After having my passport and laptop stolen in Ecuador, I was definitely ready to leave that country, and was eager to continue my journey. I had been looking forward to Colombia, after hearing so much from friends and fellow travellers, but was nervous to see if I would have any problems entering Colombia with an emergency passport. I had already experienced crossing borders in most of South America, so hopefully this would be no different!
After leaving Quito, I spent a couple of nights in Otavalo, and then headed north to the border with Colombia. It was getting dark as I arrived in the border town of Tulcán, still on the Ecuadorian side, so instead of cross the border in the dark I decided to stay the night at in a dive hotel for $7. The room was all you would expect for $7: basic, and not that clean, but still a bed and a bathroom! The next morning I headed to the border to see if I would be able to cross the border with my emergency passport.
Leaving Ecuador was actually trickier than entering Colombia; there was a big queue at immigration which seemed to last forever. I was given a replacement “Tarjeta Andina” immigration card to complete and hand over to the immigration officer, and was already clinging to all the other documents I thought I might need. When it was finally my turn, the officer wanted to check everything – the photocopy of my old passport, the police report to say it had been stolen, my new passport, the date I arrived in Ecuador… She was very thorough but was finally satisfied, and gave me my exit stamp. Relieved that step one was completed, I collected all the paperwork and walked across the bridge to Colombian immigration.
Most borders in South America are relatively easy to cross, and are often separated by a natural divider such as a river. The border here between Ecuador and Colombia was no different, except that this is the only recommended land crossing across the whole of the border. I was also nervous given that this was Colombia, and was expecting to be stopped, searched for drugs, or for anything else I may be carrying, and had no idea what to expect. Of course I had nothing illegal on me, but I always have that strange feeling I am doing something wrong! As I walked over the bridge, there were a couple of policemen, but so far no searches. Plenty of money changers offered Colombian pesos in exchange for dollars, but I had already got some pesos so avoided their eager offers.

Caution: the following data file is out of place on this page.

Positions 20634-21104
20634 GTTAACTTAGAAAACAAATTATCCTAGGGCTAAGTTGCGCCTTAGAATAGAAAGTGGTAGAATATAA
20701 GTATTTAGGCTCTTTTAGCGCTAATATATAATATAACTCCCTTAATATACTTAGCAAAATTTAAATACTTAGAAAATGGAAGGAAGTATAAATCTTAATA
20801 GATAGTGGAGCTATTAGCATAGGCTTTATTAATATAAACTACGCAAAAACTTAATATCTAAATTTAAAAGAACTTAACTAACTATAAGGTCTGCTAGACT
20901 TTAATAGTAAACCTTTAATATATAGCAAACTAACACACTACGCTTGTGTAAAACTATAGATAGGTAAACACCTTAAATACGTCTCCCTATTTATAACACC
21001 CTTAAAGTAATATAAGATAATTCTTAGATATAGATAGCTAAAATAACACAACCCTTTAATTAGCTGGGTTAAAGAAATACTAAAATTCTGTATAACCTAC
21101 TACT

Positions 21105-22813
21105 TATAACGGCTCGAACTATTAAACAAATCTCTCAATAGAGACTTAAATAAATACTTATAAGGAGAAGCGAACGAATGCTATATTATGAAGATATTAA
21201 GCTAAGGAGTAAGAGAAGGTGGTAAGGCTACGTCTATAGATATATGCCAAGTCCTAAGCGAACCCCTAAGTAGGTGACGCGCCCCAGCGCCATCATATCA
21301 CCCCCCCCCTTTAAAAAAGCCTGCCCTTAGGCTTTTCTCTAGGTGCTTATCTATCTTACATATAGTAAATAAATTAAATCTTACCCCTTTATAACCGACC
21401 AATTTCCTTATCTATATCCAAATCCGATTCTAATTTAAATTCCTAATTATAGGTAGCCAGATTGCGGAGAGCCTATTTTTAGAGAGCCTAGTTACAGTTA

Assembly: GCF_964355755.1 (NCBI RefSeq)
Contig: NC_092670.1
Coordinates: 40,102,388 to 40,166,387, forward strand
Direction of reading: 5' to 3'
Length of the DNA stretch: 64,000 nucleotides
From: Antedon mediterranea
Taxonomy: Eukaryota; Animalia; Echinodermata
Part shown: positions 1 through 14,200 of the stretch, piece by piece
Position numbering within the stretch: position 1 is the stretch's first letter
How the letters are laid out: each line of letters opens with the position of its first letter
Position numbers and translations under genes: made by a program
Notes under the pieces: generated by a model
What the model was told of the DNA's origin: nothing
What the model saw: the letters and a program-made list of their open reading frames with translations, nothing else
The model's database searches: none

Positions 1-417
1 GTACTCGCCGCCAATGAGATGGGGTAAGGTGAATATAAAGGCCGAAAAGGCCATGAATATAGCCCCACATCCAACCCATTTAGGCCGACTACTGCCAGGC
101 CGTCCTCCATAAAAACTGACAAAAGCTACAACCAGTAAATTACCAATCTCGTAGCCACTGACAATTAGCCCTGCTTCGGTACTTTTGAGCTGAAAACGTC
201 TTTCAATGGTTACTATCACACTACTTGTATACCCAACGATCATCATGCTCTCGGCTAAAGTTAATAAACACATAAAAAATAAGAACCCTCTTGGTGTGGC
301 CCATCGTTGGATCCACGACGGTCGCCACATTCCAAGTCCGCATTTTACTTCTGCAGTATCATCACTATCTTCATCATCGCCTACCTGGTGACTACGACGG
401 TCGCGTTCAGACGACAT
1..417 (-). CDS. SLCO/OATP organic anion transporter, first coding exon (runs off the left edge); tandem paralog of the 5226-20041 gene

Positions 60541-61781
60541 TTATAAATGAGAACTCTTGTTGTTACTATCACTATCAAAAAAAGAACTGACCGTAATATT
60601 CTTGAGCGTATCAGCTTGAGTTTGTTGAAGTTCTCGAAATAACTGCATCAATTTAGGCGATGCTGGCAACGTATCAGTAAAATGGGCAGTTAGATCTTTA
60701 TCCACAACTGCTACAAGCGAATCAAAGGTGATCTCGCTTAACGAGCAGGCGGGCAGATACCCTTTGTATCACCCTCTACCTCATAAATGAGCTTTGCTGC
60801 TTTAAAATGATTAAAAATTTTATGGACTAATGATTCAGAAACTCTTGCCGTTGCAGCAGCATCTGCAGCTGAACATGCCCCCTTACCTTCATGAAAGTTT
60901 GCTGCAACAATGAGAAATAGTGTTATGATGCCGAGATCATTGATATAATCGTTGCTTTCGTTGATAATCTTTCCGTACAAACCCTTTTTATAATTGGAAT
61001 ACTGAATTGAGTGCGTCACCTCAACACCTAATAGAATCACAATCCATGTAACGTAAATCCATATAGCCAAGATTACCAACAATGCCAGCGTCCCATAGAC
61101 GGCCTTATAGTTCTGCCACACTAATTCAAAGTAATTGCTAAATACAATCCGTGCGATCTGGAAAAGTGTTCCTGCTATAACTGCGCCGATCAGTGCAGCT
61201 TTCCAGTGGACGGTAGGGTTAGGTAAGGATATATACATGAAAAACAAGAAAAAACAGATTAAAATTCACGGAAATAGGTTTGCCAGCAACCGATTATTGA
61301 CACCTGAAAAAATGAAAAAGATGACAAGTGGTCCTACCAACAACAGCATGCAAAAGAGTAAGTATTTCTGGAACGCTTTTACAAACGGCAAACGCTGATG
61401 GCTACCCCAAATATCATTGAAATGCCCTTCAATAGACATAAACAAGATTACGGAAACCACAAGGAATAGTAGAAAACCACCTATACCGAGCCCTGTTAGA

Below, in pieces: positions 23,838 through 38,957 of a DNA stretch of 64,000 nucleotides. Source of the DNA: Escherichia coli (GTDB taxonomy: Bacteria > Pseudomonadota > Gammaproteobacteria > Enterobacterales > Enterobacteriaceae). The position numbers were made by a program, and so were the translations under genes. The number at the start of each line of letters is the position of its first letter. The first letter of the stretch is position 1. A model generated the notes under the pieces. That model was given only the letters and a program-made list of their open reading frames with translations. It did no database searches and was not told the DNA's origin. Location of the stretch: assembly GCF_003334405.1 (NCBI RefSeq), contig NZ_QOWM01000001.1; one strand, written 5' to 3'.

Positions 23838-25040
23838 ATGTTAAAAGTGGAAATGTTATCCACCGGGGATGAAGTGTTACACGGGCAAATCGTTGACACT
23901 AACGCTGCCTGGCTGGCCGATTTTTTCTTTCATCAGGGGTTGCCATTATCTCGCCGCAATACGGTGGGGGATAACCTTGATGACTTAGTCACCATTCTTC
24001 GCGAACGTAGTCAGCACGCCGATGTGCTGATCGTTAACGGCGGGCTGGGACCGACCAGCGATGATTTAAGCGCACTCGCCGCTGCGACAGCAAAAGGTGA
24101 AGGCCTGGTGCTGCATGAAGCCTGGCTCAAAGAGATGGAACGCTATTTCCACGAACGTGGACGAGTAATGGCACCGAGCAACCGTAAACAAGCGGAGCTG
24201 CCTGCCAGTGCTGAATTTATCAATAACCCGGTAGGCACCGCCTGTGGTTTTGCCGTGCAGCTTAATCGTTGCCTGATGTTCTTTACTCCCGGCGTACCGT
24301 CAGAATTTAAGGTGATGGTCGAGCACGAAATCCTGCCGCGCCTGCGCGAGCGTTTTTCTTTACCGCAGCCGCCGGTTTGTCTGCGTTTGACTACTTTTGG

Entering Colombia with an Emergency Passport
The queue to enter Colombia was shorter than on the Ecuadorian side, so I was relieved as had already spent over an hour there. I joined the queue and held my breath. A couple of policemen with sniffer dogs stood by, chatting but keeping an eye on proceedings. More money changers and taxi drivers milled around at the bottom of the stairs to the offices, touting any new traveller who arrived. I was next in the queue. The immigration officer called me to his window – I handed him my golden emergency passport, and sheepishly explained that I had the original stolen. He smiled wryly, and didn’t seem surprised.
Apparently that happens a lot in Ecuador. A quick glance at the details and he stamped my passport almost immediately. I was in Colombia!
After all that worry, it was over in less than a minute. I sat down on a bench for a moment to gather my thoughts. Entering Colombia with an emergency passport was surprisingly easy! No searches, no problems, no drug dealers smuggling anything into my bag! I grinned and hoisted my backpack over my shoulder. A new adventure was about to begin!
Travelling with an Emergency Passport
If you had your passport stolen, and have to travel with an emergency passport, you should also carry with you:
- a photocopy of the old passport if you have it (a couple of spare copies can be useful too!)
- the police report stating your passport was stolen (original and a copy kept separately)
- your new emergency passport
- your onward travel itinerary
If you are British and need help to report your old passport stolen, or information on how to apply for a new passport while abroad, check the government travel website here or read my post on how I got a replacement passport while travelling.
Other nationalities should check with their respective government or local embassy for how to proceed. Good luck!
Like this post? Pin it to read later:
You may also like: